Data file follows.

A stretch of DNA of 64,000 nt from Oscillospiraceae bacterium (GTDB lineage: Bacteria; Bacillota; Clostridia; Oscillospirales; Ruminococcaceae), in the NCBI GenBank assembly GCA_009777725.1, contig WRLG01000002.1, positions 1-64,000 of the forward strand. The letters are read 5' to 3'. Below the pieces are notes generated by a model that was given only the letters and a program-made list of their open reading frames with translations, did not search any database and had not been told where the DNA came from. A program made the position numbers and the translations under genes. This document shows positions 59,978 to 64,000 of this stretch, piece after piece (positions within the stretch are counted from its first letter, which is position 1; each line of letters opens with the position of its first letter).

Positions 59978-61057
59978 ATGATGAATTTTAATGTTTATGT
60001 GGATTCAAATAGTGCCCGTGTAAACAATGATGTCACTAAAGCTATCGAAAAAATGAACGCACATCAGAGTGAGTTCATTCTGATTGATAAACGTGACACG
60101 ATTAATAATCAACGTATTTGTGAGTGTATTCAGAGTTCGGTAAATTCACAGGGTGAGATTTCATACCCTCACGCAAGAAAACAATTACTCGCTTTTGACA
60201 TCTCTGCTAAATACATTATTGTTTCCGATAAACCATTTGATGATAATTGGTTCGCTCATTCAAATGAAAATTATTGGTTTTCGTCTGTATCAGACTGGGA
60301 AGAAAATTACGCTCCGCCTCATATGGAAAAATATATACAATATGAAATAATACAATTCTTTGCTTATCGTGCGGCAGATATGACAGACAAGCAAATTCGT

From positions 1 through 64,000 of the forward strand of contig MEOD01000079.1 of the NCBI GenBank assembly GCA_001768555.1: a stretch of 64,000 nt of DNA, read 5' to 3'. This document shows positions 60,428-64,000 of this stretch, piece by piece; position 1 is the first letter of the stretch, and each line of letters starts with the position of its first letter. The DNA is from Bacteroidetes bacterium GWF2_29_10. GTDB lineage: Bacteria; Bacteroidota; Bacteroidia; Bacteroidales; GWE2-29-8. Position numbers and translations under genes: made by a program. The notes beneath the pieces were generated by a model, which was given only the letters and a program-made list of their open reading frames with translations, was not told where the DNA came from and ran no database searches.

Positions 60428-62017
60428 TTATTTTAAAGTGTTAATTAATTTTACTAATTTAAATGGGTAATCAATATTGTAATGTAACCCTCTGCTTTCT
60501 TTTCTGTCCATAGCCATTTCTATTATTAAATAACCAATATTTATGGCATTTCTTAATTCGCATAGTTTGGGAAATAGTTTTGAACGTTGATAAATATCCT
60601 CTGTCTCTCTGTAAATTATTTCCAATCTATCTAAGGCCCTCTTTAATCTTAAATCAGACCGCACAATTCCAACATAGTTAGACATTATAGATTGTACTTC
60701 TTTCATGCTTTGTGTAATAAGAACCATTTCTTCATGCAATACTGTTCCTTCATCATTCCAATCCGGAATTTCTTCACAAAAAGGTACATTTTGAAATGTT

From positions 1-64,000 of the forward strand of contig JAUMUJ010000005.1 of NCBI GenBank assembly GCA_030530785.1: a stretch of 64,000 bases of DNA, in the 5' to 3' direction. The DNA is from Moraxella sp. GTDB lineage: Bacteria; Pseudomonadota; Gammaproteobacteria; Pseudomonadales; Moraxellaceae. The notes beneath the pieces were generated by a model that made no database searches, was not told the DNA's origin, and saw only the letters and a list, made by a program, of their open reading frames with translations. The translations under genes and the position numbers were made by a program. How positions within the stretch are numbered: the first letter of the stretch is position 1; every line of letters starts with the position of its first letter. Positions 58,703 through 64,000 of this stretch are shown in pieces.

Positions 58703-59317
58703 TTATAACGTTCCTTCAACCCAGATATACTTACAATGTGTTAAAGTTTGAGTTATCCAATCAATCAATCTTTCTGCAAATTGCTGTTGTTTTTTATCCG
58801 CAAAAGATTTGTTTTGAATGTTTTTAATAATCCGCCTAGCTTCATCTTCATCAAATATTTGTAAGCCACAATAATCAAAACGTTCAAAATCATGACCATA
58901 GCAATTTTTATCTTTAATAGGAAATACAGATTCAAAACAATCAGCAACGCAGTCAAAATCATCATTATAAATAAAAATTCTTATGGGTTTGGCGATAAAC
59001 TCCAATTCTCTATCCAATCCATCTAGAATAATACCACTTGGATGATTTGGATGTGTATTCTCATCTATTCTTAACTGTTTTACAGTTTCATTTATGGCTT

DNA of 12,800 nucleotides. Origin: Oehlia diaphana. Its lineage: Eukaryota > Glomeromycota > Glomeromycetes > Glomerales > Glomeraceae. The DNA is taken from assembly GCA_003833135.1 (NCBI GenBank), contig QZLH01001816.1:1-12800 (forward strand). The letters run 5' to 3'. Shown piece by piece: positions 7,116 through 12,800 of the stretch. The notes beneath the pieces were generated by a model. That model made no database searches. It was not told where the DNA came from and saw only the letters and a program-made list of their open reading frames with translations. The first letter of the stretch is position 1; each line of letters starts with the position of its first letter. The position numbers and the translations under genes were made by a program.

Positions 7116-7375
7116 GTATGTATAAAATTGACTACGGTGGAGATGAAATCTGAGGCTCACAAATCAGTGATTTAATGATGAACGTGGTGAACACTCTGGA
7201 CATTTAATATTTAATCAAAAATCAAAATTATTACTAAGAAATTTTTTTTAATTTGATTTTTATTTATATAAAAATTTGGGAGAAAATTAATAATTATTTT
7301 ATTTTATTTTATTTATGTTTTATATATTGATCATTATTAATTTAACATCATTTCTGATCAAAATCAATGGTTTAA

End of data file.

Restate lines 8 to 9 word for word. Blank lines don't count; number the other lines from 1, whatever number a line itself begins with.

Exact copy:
From positions 1 through 64,000 of the forward strand of contig MEOD01000079.1 of the NCBI GenBank assembly GCA_001768555.1: a stretch of 64,000 nt of DNA, read 5' to 3'. This document shows positions 60,428-64,000 of this stretch, piece by piece; position 1 is the first letter of the stretch, and each line of letters starts with the position of its first letter. The DNA is from Bacteroidetes bacterium GWF2_29_10. GTDB lineage: Bacteria; Bacteroidota; Bacteroidia; Bacteroidales; GWE2-29-8. Position numbers and translations under genes: made by a program. The notes beneath the pieces were generated by a model, which was given only the letters and a program-made list of their open reading frames with translations, was not told where the DNA came from and ran no database searches.

Positions 60428-62017